The brilliant interior designer Albert Hadley died on March 29 in Nashville at the age of 91. His New York firm—Parish-Hadley, in which he was a partner for 33 years with Sister Parish—created interiors for the rich and powerful. Numbered among them were names such as Astor, Paley, Rockefeller, Getty, and Mellon. But above all Hadley was a teacher, trained at Parsons School of Design and well-schooled in history, he had a precise understanding of how houses should work, from the architect’s first drawing to the last decorative touch. But, to me, Hadley’s great contribution was his assessment of what interior design is all about: “Glamour is part of it. But glamour is not the essence. Design is about discipline and reality, not about fantasy beyond reality.”
Below are photos courtesy of House Beautiful of a Colonial house Hadley decorated in suburban New Jersey.
Hadley used an off-white for the clapboard and shutters of the 1820′s house.
Asian wood figures cluster around a bronze censer in the center hall of the house. A collection of new and antique canes fills the polished old barrel.
Club chairs in the living room are slip-covered in white cotton; a Louis XVI fauteuil, one of two French chairs in the room of English and American antiques, is reupholstered in a small check (see next shot).
Hadley loved the 40-year-old print on the back of the chair, so he retained it when he refreshed the seat and front of the chair–a common practice in 18th century France.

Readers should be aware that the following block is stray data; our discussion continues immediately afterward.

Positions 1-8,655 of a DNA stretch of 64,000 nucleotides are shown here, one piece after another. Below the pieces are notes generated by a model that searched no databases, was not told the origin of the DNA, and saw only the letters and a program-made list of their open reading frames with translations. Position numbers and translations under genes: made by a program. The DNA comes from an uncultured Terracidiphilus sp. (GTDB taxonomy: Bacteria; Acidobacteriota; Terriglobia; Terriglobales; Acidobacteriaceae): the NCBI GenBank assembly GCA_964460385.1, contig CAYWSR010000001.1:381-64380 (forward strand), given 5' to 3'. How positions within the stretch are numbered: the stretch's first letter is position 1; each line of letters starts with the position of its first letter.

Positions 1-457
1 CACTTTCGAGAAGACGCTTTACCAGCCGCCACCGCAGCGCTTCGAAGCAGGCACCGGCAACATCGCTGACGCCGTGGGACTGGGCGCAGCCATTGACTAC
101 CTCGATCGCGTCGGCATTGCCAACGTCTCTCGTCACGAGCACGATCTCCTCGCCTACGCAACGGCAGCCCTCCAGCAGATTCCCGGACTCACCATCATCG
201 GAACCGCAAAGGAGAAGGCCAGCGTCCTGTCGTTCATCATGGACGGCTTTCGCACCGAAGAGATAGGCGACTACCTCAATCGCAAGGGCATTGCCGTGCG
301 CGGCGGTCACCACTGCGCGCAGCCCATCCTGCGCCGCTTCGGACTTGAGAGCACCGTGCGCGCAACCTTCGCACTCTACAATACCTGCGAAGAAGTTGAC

An American eagle weathervane hovers over the screened porch where the owner likes to dine.
A decorative Irish server is the setting for a small collection of antique globes and shoes; a French sunburst clock is above.
The bed in the ruby red jewelry room is totally covered in the owner’s collection of Guatemalan textiles. The trompe l’oeil canopy is by Carmen Almon.
Even the lamp is bejeweled in the jewelry room.
An antique chair is shrouded in silk embroidered shawls.
The three-bay carriage house is dressed up with window boxes.
Enliven that glass top table: plant moss on the top, water often, and keep it in the shade (might not work in Texas…)
Four Chippendale chairs surround the antique mahogany pedestal table in the dining room/library, which still has the original board and batten walls.
An English Regency bench (with original paint) sits at the foot of the antique American bed that was made to fold up (webbing, canopy, side rails, and all) for moving.